Jeffrey Taylor

Experiential Learning

Dr. Heather Karsten
August 11, 2000

Coffee and Corn

It was five-thirty in the morning and the sun was not up. My eyes were only half open as I reached for my rain gear. It wasn’t raining outside but the corn plants were wet with dew and I was headed out to the fields to pick sweet corn. As I headed out to the fields in the back of a pick-up truck with a Porto Rican family we looked up to see the last few stars that remained before the sun erased them from the sky.

We pulled up to the field that was ripe enough to pick and we piled out of the trucks bed. Each picker stood in front of two rows and ripped off an ear to test its maturity. We each have to taste the corn and notice the ripeness of it. This is very important aspect of corn picking.

Today it was hard to see as the fog was thick. We slowly made our way up the rows of corn filling bag after bag of corn. The rustling of the leaves was a peaceful sound but you need to listen closely as picking corn is not a silent activity. Numbers were flying from both sides of you about how many ears were in the sack and how many dozen needed to be picked yet. Jokes were told and much laughing could be heard.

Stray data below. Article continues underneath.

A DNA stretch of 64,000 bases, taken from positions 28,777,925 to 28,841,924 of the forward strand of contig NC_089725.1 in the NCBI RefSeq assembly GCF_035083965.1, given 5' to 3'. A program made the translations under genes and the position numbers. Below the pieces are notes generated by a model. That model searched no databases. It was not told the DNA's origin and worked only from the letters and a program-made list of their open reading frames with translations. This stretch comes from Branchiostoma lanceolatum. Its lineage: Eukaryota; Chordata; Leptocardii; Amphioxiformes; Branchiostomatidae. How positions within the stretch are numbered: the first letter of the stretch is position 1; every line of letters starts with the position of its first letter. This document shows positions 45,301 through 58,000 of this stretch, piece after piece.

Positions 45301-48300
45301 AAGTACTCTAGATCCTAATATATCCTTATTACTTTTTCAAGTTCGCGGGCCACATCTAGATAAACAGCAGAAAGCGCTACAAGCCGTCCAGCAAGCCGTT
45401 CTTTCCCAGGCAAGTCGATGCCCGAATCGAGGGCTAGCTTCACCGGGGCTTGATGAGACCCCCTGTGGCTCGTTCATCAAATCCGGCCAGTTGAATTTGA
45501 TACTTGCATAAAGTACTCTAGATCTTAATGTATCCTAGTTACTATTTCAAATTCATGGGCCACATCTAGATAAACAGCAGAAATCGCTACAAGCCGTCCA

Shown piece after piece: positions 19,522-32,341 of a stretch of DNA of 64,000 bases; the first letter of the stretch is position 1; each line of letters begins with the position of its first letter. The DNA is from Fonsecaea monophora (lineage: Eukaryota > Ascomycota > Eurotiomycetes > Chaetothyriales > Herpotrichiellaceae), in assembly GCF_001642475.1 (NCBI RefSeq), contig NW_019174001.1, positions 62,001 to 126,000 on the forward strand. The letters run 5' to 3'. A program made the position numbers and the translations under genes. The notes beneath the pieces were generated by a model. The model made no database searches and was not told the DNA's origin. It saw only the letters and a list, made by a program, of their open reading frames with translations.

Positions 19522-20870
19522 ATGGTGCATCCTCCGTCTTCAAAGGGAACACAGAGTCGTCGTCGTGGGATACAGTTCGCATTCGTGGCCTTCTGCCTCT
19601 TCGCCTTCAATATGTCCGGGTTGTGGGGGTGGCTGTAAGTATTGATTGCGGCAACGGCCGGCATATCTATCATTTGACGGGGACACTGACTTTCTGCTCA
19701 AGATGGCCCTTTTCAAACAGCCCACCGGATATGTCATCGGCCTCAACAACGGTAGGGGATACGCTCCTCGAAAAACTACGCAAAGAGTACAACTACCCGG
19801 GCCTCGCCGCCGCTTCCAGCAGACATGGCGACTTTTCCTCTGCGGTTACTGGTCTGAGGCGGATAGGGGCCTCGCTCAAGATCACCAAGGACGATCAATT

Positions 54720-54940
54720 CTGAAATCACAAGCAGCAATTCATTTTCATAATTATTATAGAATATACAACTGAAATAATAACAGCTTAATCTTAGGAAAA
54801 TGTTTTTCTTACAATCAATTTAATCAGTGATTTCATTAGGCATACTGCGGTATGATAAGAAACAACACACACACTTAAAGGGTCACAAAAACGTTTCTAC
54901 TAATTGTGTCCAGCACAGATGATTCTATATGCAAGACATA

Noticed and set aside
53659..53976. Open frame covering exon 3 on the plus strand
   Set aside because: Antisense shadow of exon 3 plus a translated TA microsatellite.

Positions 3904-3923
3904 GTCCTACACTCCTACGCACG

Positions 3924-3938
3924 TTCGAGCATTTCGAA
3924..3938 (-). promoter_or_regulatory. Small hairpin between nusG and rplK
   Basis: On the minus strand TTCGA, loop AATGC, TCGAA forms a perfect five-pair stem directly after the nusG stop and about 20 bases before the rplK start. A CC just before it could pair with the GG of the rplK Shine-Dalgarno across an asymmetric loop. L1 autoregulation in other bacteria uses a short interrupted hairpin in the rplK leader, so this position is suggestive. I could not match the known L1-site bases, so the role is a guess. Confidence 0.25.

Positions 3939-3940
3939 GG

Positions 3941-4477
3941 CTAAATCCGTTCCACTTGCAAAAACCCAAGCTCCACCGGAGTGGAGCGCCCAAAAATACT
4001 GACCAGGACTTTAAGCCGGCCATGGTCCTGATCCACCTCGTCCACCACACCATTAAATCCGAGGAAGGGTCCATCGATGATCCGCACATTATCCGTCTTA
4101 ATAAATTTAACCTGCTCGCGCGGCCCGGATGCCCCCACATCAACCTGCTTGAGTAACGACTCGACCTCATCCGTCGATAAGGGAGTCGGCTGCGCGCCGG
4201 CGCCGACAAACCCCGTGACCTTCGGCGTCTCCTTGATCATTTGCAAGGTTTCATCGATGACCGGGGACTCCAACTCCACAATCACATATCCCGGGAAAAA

The fog began to lift and the surrounding hills began to show their glory. I picked up the pace of a little as my stomach longed for breakfast break.

By eight o’clock the bags are usually full and are loaded on a truck. We ride back to the farm for some coffee and breakfast. The ride back to the farm usually has more talking as we are glad that the job is done. The other workers are just arriving but we’ve been up for hours. Mark, the hired man, runs into the kitchen to make some Greek coffee.

I am tired by this point but I know that first sip will strengthen me for the busy day that lies ahead. Proper management and is what sustains this farm but coffee is what sustains the farmer.